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Capitals sign goalie Logan Thompson and trade Beck Malenstyn

LAS VEGAS — Logan Thompson woke up Saturday to a phone call from Vegas Golden Knights general manager Kelly McCrimmon telling him he had been traded to the Washington Capitals. An hour later, the goalie was signing autographs on the main concourse of the Sphere for a crowd of mostly Golden Knights fans saying goodbye to a player who had spent much of the last four years here. Thompson said he never considered skipping the session.

“I’ve never been traded, in junior or professional leagues,” he said after an hour of greeting fans. “A lot of emotions are still going through me. It’s going to take a couple of days to process. The only thing I know in the NHL is the Golden Knights, so it’s going to be different. … It’s cool to just come out and sign some stuff and say hello and goodbye to people.”

The Capitals traded the No. 83 pick in the draft – a third-round selection – and a 2025 third-round pick to Vegas to get Thompson, a 27-year-old who began his professional career in Washington’s organization five years ago. Thompson, who came out of the Canadian college system, played his first professional season in 2019-20 for the South Carolina Stingrays, the Capitals’ ECHL affiliate.

Five years later, Thompson is back with Washington. After trading Darcy Kuemper to the Los Angeles Kings earlier this month, the Capitals were looking for a veteran goalie to partner Charlie Lindgren, the 30-year-old expected to be a starter in the 2024-25 season. General manager Brian MacLellan said Wednesday he expected Hunter Shepard and Clay Stevenson to play in the NHL this year, but it was clear Washington needed another goalie to complete its roster.

“It was an opportunity to get a good goalkeeper with potential,” MacLellan said Saturday. “We needed to bring in reinforcements. We’re going to need four goalkeepers; after the transfer we only had three. We see him as a potential player who will improve and see what happens with him in the future.”

Thompson posted a 2.70 goals-against average and a .908 save percentage last season. His salary cap hit for 2024-25 is just $766,667, while Lindgren’s is $1.1 million, putting the total salary for Washington’s goalie duo under $2 million. Both are entering the final year of their contracts, and both could become unrestricted free agents.

Minutes before the start of the second round of the draft, the Capitals traded forward Beck Malenstyn to Buffalo for the Sabres’ 2024 second-round pick, number 43. Washington used that pick to recruit Cole Hutson from the U.S. national team’s development program; Hutson set a program record for a defenseman with 119 points in his two seasons.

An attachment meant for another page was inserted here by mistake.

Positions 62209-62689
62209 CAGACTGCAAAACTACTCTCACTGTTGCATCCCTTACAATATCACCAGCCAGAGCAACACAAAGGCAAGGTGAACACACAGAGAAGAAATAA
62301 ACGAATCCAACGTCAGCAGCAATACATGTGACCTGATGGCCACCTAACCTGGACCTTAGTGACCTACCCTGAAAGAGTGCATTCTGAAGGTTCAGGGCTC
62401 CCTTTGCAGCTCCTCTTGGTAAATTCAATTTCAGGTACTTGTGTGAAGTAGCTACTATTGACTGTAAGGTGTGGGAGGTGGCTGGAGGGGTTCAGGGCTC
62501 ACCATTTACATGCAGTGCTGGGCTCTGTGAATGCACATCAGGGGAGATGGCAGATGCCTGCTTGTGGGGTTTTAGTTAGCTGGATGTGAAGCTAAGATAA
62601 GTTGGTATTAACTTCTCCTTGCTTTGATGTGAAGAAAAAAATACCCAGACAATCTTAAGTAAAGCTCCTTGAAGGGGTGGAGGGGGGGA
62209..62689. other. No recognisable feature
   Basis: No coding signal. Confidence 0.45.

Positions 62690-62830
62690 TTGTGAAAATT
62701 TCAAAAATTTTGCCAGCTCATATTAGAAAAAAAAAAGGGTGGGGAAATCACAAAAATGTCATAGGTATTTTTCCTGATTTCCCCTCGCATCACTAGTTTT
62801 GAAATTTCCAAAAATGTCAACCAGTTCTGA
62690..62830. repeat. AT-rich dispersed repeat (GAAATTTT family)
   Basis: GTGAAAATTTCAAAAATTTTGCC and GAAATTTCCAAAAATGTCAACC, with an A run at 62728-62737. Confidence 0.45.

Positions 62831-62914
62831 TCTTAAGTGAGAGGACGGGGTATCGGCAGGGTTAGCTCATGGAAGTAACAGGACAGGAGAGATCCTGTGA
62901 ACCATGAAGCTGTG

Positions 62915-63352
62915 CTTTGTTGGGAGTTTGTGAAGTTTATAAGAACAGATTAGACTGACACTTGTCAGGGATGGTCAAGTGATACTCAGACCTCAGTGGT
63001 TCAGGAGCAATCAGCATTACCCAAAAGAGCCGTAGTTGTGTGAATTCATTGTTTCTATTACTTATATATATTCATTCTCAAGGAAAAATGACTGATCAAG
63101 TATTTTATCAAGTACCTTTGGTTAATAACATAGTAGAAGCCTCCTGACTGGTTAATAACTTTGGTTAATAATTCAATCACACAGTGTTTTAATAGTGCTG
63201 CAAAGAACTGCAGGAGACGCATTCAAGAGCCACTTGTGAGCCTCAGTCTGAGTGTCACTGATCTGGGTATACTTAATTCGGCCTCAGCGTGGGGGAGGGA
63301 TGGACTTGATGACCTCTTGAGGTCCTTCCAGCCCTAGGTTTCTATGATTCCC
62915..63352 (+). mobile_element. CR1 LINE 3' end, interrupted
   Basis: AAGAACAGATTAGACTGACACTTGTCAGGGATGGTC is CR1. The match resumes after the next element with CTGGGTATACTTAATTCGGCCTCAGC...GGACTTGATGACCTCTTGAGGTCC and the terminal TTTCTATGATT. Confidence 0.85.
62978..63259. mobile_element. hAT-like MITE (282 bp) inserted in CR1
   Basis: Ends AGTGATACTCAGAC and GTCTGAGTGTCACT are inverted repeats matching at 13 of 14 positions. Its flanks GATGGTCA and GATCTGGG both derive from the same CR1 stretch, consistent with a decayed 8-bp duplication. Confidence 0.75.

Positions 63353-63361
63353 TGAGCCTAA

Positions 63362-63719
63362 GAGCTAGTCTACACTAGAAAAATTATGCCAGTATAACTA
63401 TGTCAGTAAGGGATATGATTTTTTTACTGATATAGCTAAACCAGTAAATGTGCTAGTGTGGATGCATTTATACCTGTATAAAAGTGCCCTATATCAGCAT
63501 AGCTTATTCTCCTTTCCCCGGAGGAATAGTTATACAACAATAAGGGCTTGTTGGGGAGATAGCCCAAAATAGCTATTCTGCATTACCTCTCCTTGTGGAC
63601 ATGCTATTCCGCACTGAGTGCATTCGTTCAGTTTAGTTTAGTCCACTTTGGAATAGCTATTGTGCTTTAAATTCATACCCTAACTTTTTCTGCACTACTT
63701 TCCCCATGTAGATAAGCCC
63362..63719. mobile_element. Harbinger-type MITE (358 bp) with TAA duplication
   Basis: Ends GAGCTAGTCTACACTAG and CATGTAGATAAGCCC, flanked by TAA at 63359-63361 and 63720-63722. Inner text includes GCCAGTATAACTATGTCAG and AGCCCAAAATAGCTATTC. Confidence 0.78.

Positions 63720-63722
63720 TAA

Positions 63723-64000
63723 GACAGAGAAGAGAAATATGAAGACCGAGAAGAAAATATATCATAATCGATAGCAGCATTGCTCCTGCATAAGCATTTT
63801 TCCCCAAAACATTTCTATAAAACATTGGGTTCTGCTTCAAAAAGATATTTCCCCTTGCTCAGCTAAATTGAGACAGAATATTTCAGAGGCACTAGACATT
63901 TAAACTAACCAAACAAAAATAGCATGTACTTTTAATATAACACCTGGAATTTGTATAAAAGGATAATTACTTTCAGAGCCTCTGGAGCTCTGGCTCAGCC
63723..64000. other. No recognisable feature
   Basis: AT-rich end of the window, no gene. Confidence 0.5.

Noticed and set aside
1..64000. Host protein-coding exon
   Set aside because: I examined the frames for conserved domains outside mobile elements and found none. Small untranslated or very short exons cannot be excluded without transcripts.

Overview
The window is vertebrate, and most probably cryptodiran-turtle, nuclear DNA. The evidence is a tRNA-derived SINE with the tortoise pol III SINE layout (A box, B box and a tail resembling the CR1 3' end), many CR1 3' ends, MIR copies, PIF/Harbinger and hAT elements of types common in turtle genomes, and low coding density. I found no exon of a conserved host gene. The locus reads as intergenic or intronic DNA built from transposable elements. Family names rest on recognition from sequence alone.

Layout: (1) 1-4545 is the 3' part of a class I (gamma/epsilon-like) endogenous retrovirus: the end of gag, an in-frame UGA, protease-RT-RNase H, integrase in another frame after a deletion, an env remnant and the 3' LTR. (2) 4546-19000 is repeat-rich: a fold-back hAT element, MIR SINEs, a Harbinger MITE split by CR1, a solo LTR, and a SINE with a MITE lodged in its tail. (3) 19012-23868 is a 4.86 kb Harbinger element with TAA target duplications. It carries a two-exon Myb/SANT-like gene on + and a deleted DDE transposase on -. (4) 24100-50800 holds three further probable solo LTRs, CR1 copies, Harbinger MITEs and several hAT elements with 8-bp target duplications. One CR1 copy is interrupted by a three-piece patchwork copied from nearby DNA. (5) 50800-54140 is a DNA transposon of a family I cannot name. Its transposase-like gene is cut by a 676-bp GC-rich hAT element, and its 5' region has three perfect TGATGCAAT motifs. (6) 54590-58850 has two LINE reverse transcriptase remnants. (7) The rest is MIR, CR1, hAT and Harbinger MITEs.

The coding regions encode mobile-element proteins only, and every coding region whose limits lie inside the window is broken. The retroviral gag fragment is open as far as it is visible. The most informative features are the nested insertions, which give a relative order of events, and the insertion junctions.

Malenstyn, who is set to become a restricted free agent, will receive a significant raise from his $762,500 salary cap hit and the Capitals believe they have internal candidates for his fourth-line position. Defense is the weakest area in Washington’s pipeline and the signing of Hutson has given that group a boost.

“We didn’t want to trade Beck,” MacLellan said. “We like what he’s done. We drafted him. He’s been a big part of the success of our organization in Hershey and had a good year last year. I just think we were hoping for a chance to get a D in that pick – and we ended up getting a D – that was our hope in that move.”

Nine picks later, they selected defenseman Leon Muggli from the Swiss top league. Hutson is an offensive star, the kind of player the Capitals see as a quarterback on the power play one day, and Muggli sees himself as more of a two-way player with an emphasis on defense.

Washington rounded out its draft with forward Ilya Protas – the younger brother of Aliaksei Protas – at No. 75, forward Eriks Mateiko at No. 90, goaltender Nicholas Kempf at No. 114, forward Petr Sikora at No. 178 and forward Miroslav Satan, the son of the former NHL player of the same name, at No. 212. The Capitals picked winger Terik Parascak with the No. 17 pick in the first round on Friday.

To draft the younger Protas, Washington traded up seven spots; the New Jersey Devils had pick No. 75. Sitting in the stands with Ilya, Aliaksei had a sense of déjà vu when he heard the trade announcement. In 2019, the Capitals traded up – in the third round, in a deal with New Jersey – to draft him.

“This is a special moment,” Ilya said. “A special day for me and my family. I don’t have the words to explain it. I’m just happy to be in the organization. … I just wanted to be in the same organization as my brother, you know?”

Aliaksei added: “I hoped so. Of course I hoped so. It’s nice to be drafted by a team, but of course you wanted to be together. It’s an incredible feeling.”

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